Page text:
We Went There: Eric B. & Rakim at Amsterdam Bar & Hall
Seeing legends, especially ones you put on or at least in contention for your musical Mount Rushmore, is always dangerous expedition. Will the songs you’ve venerated sound as powerful live, decades after they were produced, or will it be a depressing trip with sad eyes glancing back towards glory days? But if you haven’t had a chance to see the producers of one of your favorite albums of all time, you don’t pass it up. Which is what brought me to the Amsterdam Bar & Hall on a cool spring Thursday evening to see the legendary rap duo Eric B & Rakim.
The show, which clocked in at a healthy 80+ minutes with a setlist running up on 20 songs, was neither a barnburner nor a letdown, but instead a historic act clearly leaning on their nostalgia as they played portions of a bunch of their classic songs. “My Melody,” “I Ain’t No Joke,” “Don’t Sweat the Technique,” “Microphone Fiend,” “Eric B. Is President,” and more and more. It is staggering to hear, in succession, the groundbreaking beats that Eric B crafted in the late 80s and the precision rhymes that Rakim crafted, still sounding so fresh after all of these years. It was a little disappointing hearing super cuts of some of the songs, but in retrospect I guess I’d prefer to hear 90 seconds of the amount of songs they played than hearing less. Eric B. and the backing crew were pretty subdued, but it’s also hard to shine brighter than the rap God Rakim, who commanded the stage. Funny, insightful, cool and totally in command. It was a master class on being an MC from one of the very best of all time. The set was a bit of a “greatest hits” cookie cutter, but the group did have a live painter on stage who ended up doing a portrait of Prince and they brought out a Sounds of Blackness member to kick off one of their songs, so they gave the crowd some local flavor.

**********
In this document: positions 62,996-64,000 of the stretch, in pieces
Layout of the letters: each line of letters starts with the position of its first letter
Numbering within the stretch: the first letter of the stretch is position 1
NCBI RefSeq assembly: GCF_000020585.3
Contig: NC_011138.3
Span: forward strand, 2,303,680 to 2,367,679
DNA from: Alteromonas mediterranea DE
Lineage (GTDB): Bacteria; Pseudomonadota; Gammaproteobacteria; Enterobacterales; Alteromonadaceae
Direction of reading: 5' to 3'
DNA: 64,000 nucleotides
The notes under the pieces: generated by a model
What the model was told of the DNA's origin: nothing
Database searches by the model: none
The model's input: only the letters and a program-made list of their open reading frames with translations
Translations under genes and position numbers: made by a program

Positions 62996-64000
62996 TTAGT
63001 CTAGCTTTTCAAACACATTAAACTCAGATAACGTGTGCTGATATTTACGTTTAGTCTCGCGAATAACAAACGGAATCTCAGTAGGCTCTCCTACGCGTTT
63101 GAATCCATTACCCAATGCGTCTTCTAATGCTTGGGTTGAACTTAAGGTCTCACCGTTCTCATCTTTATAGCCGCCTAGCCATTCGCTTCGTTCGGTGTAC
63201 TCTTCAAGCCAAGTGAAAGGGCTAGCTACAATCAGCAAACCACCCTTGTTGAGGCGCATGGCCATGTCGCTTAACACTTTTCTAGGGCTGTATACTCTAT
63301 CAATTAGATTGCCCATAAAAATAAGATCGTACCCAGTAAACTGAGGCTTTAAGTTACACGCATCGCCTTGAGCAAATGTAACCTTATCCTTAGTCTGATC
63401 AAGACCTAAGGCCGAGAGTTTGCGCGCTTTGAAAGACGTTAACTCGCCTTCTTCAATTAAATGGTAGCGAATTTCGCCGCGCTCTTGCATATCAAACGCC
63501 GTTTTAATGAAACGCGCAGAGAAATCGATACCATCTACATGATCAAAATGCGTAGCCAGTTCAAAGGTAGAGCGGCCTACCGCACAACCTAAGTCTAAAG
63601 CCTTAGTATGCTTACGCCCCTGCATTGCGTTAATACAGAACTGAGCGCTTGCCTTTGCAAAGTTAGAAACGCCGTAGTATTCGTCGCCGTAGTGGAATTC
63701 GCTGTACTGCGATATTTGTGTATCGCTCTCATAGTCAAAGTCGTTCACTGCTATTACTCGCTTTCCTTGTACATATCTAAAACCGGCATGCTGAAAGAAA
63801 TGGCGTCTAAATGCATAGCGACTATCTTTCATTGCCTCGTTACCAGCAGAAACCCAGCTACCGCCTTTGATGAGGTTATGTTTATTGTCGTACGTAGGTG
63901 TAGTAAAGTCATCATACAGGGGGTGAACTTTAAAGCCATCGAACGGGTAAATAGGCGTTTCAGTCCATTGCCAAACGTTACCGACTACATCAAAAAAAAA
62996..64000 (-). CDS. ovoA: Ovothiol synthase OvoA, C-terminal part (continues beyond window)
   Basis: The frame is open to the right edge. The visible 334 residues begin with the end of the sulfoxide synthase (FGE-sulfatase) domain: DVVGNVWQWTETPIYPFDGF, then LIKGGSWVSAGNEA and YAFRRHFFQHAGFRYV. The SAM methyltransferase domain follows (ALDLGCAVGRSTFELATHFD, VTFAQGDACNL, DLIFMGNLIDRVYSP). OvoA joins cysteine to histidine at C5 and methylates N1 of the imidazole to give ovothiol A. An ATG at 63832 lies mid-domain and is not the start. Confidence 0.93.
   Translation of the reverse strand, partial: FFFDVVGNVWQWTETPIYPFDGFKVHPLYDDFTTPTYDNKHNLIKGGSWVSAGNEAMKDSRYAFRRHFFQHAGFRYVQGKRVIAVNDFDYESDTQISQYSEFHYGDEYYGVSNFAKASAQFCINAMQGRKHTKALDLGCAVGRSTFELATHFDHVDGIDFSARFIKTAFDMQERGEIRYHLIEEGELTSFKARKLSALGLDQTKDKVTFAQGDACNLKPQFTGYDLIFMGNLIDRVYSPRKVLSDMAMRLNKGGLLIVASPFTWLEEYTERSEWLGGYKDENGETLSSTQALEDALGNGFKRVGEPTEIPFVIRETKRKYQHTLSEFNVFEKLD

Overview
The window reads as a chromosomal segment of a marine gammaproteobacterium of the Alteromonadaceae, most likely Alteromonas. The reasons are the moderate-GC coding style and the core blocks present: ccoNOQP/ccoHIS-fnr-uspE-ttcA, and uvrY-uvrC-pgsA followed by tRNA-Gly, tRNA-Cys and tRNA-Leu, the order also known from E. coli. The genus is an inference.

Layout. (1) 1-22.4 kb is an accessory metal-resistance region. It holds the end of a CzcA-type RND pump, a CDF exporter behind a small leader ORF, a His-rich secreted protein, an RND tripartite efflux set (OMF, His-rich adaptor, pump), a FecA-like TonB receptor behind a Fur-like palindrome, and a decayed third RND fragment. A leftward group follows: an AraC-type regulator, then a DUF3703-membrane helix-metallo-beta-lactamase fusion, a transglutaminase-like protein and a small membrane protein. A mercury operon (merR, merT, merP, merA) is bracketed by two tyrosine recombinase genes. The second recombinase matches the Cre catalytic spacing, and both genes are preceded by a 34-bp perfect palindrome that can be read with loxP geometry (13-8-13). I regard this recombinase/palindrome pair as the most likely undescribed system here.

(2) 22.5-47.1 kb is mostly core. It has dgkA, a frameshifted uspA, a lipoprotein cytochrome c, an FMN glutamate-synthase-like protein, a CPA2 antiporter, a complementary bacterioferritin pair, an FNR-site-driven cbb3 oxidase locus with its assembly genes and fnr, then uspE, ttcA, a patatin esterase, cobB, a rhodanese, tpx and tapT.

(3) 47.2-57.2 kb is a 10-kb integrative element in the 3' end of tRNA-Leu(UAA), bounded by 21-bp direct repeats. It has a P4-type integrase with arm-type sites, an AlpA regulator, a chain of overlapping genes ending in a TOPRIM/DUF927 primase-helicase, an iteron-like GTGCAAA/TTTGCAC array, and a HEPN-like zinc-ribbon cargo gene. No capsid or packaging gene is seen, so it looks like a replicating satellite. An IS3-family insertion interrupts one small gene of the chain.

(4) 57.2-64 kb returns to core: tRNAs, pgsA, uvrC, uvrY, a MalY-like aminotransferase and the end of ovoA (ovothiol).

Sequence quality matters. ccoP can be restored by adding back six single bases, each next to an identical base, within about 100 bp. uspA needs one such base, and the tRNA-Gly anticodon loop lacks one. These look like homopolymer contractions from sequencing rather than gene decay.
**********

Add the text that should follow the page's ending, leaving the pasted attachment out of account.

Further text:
Overall the show was about what you should realistically expect from a band touring behind songs recorded 30+ years ago. They still have the overwhelming talent that propelled them to write some of the best rap songs of all time was still present, but I can only imagine playing for a 3/4 full Amsterdam Bar in St. Paul doesn’t inspire you to really go above and beyond. It was a fun show, and defiantly falls in the upper portion of “legacy” shows I’ve seen over the years.
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